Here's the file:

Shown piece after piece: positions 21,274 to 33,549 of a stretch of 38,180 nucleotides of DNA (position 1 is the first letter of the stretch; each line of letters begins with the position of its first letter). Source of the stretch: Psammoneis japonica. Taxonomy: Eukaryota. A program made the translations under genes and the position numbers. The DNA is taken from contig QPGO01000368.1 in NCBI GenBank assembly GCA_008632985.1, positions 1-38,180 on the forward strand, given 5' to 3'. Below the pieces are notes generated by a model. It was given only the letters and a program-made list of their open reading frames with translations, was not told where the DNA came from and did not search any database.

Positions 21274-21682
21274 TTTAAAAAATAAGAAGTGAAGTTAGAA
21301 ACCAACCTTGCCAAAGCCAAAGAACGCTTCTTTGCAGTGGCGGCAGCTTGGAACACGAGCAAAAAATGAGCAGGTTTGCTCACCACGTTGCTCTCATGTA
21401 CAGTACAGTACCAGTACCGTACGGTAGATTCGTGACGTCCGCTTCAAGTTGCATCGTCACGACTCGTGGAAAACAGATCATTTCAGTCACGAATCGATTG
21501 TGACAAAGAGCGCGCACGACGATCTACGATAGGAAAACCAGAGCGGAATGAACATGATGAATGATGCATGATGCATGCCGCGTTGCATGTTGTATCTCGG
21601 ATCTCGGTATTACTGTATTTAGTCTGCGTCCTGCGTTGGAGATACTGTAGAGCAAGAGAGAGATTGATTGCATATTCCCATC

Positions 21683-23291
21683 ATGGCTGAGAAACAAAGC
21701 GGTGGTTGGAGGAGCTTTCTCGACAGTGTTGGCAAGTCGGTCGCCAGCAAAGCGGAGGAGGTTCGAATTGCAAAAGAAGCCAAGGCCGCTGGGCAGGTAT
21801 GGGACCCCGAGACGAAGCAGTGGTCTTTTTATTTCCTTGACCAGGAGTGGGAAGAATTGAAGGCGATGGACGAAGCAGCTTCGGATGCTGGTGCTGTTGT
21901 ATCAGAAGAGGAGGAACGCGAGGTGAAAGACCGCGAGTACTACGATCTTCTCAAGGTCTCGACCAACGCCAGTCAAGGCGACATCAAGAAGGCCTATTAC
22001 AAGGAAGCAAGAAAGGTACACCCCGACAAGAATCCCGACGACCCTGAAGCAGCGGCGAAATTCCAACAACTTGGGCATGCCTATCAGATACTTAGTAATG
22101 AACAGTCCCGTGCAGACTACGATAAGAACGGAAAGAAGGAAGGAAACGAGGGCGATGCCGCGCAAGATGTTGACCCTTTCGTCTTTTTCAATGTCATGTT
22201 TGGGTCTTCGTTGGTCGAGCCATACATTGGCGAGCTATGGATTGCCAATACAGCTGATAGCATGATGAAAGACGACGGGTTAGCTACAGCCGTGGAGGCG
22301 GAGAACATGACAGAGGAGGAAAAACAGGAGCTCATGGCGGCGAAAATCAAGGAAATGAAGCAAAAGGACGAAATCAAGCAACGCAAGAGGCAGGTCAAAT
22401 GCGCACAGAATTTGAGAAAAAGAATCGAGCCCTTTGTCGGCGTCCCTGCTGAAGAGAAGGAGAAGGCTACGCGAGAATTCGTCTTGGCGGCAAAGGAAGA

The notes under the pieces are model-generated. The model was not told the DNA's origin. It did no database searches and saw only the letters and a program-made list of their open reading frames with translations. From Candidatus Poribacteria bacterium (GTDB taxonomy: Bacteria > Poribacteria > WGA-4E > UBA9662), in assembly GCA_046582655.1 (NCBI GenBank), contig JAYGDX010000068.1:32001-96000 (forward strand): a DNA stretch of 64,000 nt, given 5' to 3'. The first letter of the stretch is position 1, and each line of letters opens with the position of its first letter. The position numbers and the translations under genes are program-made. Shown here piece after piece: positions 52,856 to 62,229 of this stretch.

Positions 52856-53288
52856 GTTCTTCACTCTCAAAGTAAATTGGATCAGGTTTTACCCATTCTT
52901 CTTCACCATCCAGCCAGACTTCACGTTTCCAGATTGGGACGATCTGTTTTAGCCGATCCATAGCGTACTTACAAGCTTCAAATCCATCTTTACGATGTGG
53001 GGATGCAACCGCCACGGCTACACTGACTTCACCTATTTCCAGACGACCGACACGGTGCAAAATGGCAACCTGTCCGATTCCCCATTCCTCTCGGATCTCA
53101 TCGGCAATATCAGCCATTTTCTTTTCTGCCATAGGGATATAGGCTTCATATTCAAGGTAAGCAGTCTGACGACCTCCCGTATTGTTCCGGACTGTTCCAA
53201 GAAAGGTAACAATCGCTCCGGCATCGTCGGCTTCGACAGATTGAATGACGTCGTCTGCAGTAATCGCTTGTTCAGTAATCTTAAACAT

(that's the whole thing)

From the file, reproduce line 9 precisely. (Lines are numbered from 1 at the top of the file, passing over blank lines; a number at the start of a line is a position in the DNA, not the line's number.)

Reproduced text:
21683 ATGGCTGAGAAACAAAGC